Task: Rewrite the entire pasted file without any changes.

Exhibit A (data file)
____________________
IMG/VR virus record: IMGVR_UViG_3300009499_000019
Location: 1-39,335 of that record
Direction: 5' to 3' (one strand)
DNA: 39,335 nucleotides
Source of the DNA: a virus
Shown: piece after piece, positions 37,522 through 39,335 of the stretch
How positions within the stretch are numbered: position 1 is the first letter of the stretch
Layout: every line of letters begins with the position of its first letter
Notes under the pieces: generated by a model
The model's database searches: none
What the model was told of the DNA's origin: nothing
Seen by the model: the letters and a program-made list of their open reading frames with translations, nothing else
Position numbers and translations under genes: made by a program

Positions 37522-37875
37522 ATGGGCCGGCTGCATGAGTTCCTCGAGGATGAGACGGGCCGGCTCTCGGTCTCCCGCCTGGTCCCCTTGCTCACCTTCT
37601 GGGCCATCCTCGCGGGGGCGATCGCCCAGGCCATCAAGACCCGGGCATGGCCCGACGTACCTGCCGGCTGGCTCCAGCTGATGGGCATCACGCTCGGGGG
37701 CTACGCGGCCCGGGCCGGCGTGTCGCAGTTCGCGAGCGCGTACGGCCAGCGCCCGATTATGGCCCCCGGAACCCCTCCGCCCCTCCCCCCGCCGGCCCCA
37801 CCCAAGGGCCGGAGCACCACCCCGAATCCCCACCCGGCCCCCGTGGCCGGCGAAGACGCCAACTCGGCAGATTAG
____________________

IMG/VR virus record: IMGVR_UViG_3300009499_000019
Location: 1-39,335 of that record
Direction: 5' to 3' (one strand)
DNA: 39,335 nucleotides
Source of the DNA: a virus
Shown: piece after piece, positions 37,522 through 39,335 of the stretch
How positions within the stretch are numbered: position 1 is the first letter of the stretch
Layout: every line of letters begins with the position of its first letter
Notes under the pieces: generated by a model
The model's database searches: none
What the model was told of the DNA's origin: nothing
Seen by the model: the letters and a program-made list of their open reading frames with translations, nothing else
Position numbers and translations under genes: made by a program

Positions 37522-37875
37522 ATGGGCCGGCTGCATGAGTTCCTCGAGGATGAGACGGGCCGGCTCTCGGTCTCCCGCCTGGTCCCCTTGCTCACCTTCT
37601 GGGCCATCCTCGCGGGGGCGATCGCCCAGGCCATCAAGACCCGGGCATGGCCCGACGTACCTGCCGGCTGGCTCCAGCTGATGGGCATCACGCTCGGGGG
37701 CTACGCGGCCCGGGCCGGCGTGTCGCAGTTCGCGAGCGCGTACGGCCAGCGCCCGATTATGGCCCCCGGAACCCCTCCGCCCCTCCCCCCGCCGGCCCCA
37801 CCCAAGGGCCGGAGCACCACCCCGAATCCCCACCCGGCCCCCGTGGCCGGCGAAGACGCCAACTCGGCAGATTAG